• Why Beauty Matters 

      Mobius, Markus; Rosenblat, Tanya (American Economic Association, 2006)
      We decompose the beauty premium in an experimental labor market where “employers” determine wages of “workers” who perform a maze-solving task. This task requires a true skill which we show to be unaffected by physical ...
    • Why Can't We Be More Idiographic in Our Research? 

      Barlow, David H.; Nock, Matthew K. (Wiley-Blackwell, 2009)
      Most psychological scientists make inferences about the relations among variables of interest by comparing aggregated data from groups of individuals. Although this method is unarguably a useful one that will continue to ...
    • Why Children and Adults Sometimes (But Not Always) Compute Implicatures 

      Guasti, Maria Teresa; Chierchia, Gennaro; Crain, Stephen; Foppolo, Francesca; Gualmini, Andrea; Meroni, Luisa (Taylor & Francis, 2005)
      Noveck (2001) argued that children even as old as 11 do not reliably endorse a scalar interpretation of weak scalar terms (some, might, or) (cf. Braine & Rumain, 1981; Smith, 1980). More recent studies suggest, however, ...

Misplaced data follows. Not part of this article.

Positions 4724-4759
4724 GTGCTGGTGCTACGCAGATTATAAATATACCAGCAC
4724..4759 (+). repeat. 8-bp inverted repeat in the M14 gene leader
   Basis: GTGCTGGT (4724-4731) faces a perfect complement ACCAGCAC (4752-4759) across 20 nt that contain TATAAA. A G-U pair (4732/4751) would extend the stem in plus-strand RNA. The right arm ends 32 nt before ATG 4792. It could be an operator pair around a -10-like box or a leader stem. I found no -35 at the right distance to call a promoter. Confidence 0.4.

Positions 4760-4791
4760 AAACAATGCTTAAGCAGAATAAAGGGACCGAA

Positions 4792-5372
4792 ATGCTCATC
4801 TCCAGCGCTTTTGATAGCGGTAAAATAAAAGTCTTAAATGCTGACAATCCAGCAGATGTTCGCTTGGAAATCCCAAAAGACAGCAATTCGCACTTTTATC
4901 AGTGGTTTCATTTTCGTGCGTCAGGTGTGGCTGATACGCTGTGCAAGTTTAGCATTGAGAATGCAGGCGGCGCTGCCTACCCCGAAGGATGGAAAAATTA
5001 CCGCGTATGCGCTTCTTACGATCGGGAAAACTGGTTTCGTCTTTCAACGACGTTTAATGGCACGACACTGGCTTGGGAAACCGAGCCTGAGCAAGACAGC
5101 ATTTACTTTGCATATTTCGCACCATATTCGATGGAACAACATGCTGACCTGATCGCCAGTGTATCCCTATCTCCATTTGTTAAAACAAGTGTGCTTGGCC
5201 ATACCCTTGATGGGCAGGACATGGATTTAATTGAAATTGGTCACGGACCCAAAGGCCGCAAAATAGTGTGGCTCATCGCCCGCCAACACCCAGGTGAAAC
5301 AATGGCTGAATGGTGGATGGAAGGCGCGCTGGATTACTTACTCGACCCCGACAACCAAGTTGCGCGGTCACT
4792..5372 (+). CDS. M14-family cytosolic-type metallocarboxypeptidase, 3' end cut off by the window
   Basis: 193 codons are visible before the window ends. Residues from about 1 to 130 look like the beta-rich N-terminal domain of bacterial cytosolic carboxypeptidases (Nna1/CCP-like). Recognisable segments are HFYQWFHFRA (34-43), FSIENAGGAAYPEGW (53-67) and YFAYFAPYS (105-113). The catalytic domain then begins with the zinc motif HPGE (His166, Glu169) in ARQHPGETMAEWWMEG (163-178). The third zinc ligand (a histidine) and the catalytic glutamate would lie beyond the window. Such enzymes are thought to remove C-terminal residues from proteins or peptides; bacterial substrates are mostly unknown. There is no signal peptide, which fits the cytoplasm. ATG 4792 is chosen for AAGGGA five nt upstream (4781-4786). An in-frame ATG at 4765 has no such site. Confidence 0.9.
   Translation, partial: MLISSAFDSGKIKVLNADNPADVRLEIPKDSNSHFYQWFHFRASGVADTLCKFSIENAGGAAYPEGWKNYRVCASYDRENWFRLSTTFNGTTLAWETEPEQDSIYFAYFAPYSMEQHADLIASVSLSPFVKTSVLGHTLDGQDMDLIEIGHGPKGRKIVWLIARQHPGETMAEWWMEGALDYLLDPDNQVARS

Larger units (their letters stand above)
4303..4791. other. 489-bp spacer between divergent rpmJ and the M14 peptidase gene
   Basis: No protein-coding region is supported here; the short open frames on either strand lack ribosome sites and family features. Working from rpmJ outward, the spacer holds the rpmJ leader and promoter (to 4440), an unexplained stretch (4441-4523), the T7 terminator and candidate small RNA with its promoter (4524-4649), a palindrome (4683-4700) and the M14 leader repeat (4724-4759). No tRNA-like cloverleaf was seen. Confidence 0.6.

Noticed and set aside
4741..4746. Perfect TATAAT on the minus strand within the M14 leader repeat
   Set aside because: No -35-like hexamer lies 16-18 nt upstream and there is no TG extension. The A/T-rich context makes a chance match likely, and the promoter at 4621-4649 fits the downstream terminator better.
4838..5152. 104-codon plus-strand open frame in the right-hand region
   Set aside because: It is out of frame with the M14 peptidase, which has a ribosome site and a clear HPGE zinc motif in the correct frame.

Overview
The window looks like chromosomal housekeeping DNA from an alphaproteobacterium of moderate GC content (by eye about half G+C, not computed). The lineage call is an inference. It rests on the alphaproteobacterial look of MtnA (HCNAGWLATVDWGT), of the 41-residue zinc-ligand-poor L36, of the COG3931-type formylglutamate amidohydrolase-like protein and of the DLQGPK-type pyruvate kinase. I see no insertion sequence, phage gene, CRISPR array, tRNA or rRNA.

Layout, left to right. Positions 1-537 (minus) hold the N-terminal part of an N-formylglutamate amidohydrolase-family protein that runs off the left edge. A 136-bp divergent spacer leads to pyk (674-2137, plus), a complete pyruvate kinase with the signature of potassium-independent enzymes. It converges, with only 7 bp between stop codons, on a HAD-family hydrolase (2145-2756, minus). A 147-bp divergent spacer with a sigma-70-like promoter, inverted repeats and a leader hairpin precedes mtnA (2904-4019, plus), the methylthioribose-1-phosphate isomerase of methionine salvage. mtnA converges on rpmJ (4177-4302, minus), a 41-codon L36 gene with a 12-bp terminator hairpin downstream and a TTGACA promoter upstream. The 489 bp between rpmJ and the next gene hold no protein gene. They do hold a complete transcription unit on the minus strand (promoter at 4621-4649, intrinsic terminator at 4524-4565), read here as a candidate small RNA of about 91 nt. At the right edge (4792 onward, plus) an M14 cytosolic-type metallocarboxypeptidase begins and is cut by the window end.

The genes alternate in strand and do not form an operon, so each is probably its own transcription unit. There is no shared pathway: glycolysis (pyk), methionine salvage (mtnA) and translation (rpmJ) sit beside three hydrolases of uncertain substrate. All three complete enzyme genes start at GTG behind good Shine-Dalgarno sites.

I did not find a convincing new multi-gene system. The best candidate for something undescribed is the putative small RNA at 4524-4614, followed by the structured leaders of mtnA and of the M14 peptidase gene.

• Why Did So Many People Make So Many Ex Post Bad Decisions? The Causes of the Foreclosure Crisis 

      Foote, Christopher L.; Gerardi, Kristopher S.; Willen, Paul S. (Russell Sage Foundation, 2012)
      We present 12 facts about the mortgage crisis. We argue that the facts refute the popular story that the crisis resulted from finance industry insiders deceiving uninformed mortgage borrowers and investors. Instead, we ...
    • Why Do Bigger Firms Receive Faster Drug Approvals? 

      Carpenter, Daniel Paul; Feinstein, Brian; Moore, Colin; Turenne, Marc; Yohai, Ian; Zucker, Evan James (2004)
      We test several explanations for the commonly observed pattern that larger firms receive shorter FDA approval times for the drugs they submit. Candidate explanations include capture and rent-seeking and “external-signals” ...
    • Why Do Companies Pay Dividends? 

      Feldstein, Martin; Green, Jerry (American Economic Association, 1983)
      This paper presents a simple model of market equilibrium to explain why firms that maximize the value of their shares pay dividends even though the funds could instead be retained and subsequently distributed to shareholders ...